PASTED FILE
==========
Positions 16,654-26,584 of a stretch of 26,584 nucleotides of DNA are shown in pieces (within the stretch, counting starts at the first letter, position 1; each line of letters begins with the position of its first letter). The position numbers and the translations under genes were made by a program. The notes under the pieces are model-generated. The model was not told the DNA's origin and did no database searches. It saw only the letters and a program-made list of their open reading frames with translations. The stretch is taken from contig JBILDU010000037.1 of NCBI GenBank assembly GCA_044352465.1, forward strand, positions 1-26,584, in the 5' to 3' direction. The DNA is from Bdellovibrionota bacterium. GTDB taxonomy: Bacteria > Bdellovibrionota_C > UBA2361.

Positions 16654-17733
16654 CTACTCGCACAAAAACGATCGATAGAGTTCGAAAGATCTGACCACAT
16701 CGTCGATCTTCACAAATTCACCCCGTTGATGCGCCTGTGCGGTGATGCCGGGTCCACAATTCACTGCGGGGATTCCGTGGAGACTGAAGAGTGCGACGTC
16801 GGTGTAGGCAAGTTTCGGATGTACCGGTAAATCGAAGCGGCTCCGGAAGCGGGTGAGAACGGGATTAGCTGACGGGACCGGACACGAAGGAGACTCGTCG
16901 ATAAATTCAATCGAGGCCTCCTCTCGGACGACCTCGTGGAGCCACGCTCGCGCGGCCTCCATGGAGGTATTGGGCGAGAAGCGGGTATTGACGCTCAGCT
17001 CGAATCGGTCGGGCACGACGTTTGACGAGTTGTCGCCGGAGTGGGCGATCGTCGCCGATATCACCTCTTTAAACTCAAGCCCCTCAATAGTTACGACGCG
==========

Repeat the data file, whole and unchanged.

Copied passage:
Positions 16,654-26,584 of a stretch of 26,584 nucleotides of DNA are shown in pieces (within the stretch, counting starts at the first letter, position 1; each line of letters begins with the position of its first letter). The position numbers and the translations under genes were made by a program. The notes under the pieces are model-generated. The model was not told the DNA's origin and did no database searches. It saw only the letters and a program-made list of their open reading frames with translations. The stretch is taken from contig JBILDU010000037.1 of NCBI GenBank assembly GCA_044352465.1, forward strand, positions 1-26,584, in the 5' to 3' direction. The DNA is from Bdellovibrionota bacterium. GTDB taxonomy: Bacteria > Bdellovibrionota_C > UBA2361.

Positions 16654-17733
16654 CTACTCGCACAAAAACGATCGATAGAGTTCGAAAGATCTGACCACAT
16701 CGTCGATCTTCACAAATTCACCCCGTTGATGCGCCTGTGCGGTGATGCCGGGTCCACAATTCACTGCGGGGATTCCGTGGAGACTGAAGAGTGCGACGTC
16801 GGTGTAGGCAAGTTTCGGATGTACCGGTAAATCGAAGCGGCTCCGGAAGCGGGTGAGAACGGGATTAGCTGACGGGACCGGACACGAAGGAGACTCGTCG
16901 ATAAATTCAATCGAGGCCTCCTCTCGGACGACCTCGTGGAGCCACGCTCGCGCGGCCTCCATGGAGGTATTGGGCGAGAAGCGGGTATTGACGCTCAGCT
17001 CGAATCGGTCGGGCACGACGTTTGACGAGTTGTCGCCGGAGTGGGCGATCGTCGCCGATATCACCTCTTTAAACTCAAGCCCCTCAATAGTTACGACGCG